At least three other government-backed solar firms face the same challenging market conditions that brought down Solyndra, the now bankrupt solar panel maker that could cost taxpayers over $500 million.
In a stunning upset that reshaped the U.S. political landscape, Republican Scott Brown won Tuesday's special election in Massachusetts for the U.S. Senate seat formerly held by liberal Democrat Ted Kennedy.
Scott Brown The Republican Senator-elect handed President Obama the first defeat of his presidency. After trailing by double digits a little more than a week ago, yesterday Brown beat Democrat Martha Coakley in the race to fill the late Ted Kennedy's Senate seat. No Republican had won a U.S. Senate race in Massachusetts since 1972. Brown, a 50-year-old state senator, campaigned as the pickup truck-driving candidate, capitalizing on voter frustrations and vowing to send Obama's health care bill "back to its drawing board." The GOP win in Tuesday's special election means that Democrats have lost their 60-seat, filibuster-proof majority in the Senate, jeopardizing much of Obama's agenda, including health care reform. "He's branded himself brilliantly. He has run as the people's senator," said Jennifer Donahue, a political analyst and contributor to The Huffington Post. Brown, a lieutenant colonial in the Massachusetts National Guard, is well-prepared for life in Washington. As a
The victory by Massachusetts Republican Scott Brown in the U.S. Senate special election to fill the late Sen. Ted Kennedy's seat, observers have noted, will make or break the health care reform bill in Congress.
The voters in Massachusetts sent a message loud and clear. Maybe even a "shot heard around the world." At least the political world. Tuesday night's victory for Scott Brown for the vacant seat held by the late Sen. Ted Kennedy for 46 years was a massive win for disenchanted voters everywhere.
Look no further than the two warning flares shot up from Virginia and New Hampshire Tuesday evening to understand how concerned Democrats are about the political consequences of losing the late Sen. Edward Kennedy's seat to Republican Scott Brown.
For weeks, he was the underdog candidate, running behind in the race for the U.S. Senate in Massachusetts. But today, Republican Scott Brown could deal President Obama his first defeat in the 2010 congressional elections.
Faced with the once-unthinkable prospect of losing the Massachusetts Senate race, Democratic officials on Capitol Hill are quietly talking about options for passing health care reform without that critical 60th Senate vote.
Dr. Rajiv Shah President Obama announced Wednesday that Shah, the 36-year-old administrator of the U.S. Agency for International Development, will be in charge of the overall U.S. relief effort in Haiti. "The goal of the relief effort in the first 72 hours will be very focused on saving lives," Shah said.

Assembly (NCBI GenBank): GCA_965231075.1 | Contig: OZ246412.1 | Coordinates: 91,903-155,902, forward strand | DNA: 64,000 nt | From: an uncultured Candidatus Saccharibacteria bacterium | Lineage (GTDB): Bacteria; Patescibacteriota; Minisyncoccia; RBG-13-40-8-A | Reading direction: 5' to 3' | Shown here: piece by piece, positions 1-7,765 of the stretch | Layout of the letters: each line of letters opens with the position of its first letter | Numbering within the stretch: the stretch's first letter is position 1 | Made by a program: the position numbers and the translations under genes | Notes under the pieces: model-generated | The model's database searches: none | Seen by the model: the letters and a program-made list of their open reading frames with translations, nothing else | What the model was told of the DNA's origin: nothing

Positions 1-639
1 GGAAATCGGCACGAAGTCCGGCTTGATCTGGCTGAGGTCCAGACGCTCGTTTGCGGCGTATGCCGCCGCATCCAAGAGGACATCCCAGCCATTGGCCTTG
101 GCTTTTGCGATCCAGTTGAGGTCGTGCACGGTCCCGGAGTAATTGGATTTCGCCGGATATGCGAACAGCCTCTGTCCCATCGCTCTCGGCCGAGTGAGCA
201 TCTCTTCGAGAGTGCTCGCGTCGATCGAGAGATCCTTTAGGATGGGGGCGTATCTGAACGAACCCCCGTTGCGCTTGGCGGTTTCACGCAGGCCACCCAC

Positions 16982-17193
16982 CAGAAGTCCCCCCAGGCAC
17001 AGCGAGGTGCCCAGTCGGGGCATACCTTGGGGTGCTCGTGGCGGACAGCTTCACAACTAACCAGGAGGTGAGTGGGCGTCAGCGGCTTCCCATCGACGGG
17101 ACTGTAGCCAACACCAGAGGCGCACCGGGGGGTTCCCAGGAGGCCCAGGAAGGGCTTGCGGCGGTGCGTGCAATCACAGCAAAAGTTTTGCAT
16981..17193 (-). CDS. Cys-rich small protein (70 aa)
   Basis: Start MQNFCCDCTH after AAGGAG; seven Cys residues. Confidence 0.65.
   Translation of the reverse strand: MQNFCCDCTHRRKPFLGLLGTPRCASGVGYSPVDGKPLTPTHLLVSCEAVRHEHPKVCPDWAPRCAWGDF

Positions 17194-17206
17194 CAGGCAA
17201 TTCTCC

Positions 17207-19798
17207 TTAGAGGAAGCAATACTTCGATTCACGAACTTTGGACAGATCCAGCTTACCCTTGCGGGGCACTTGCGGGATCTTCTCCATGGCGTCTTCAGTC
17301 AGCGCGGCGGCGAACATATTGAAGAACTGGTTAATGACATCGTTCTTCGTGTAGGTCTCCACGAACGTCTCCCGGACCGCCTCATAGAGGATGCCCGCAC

The hot water goes cold, the air conditioner goes hot or maybe the washing machine's spin cycle is starting to sound like a Harley-Davidson rally. Alas, your warranty on the appliance in question expired long ago. Suddenly you're faced with a tough, potentially pricey decision: fix the broken item or replace it? Repair would cost less in the short term, but you'd hate to invest in something that could spring another problem soon. These guidelines will help you decide.
Greek international Georgios Samaras came on as a substitute to head a 79th minute winner which gave Celtic a 2-1 victory at Motherwell and sent them eight points clear of Rangers at the top of the Scottish Premier League.
Barcelona's 15-match unbeaten run came to an abrupt end with a 4-2 away defeat against Atletico Madrid on Saturday and they must now regroup for their Champions League home match against Celtic on Tuesday.
In the chemistry-challenged specimen of serendipity and romantic fate-tampering called "The Lake House," Kate Forster (Sandra Bullock), a melancholy but pretty Chicago doctor living in 2006, meets her soul mate, Alex Wyler (Keanu Reeves), a melancholy but pretty architect whose only drawback as boyfriend material is that he's living in 2004.
Poor little rich babe, scion of English movie-star royalty, AK-47-toting punkette bounty hunter: If Domino Harvey's life didn't already sound like a chicly garish girl-with-model- cheekbones-goes-slumming thriller, then a girl-with-model-cheekbones- goes-slumming thriller would have to be made to exploit it.
Anyone who has seen the attention-grabbing trailer for "A History of Violence," with its emphasis on images of Viggo Mortensen packing heat, might conclude that the tagline is "Aragorn: No More Mister Nice Guy."
On the face of it, Roman Polanski's "Oliver Twist," with a screenplay by Ronald Harwood, is in the tradition of every faithful "Oliver Twist" ever filmed -- a photogenic, straightforward, CliffsNotes staging of Charles Dickens' harrowing story about a penniless orphan negotiating among cruel and occasionally good adults in a world that has no time for children, and even less for penniless orphans.
Zombies are, if anything, overrepresented in today's movie marketplace. Yet the spiritual tradition that invented them -- Afro-Caribbean voodoo -- rarely gets the spotlight, serving mostly as a genre backdrop for all-too-familiar stories about good-looking white people in over their heads (e.g., "Angel Heart").
If you're a certain kind of moviegoer -- my kind -- then the announcement that Paul Schrader's prequel to "The Exorcist," was being shelved after it had been fully shot and edited only stoked your desire to see it.
Few could have predicted that Bill Murray, Jim Carrey or Adam Sandler would ever be taken seriously as actors, so hear me out when I say that Will Ferrell, over the next decade, could make a similar transformation.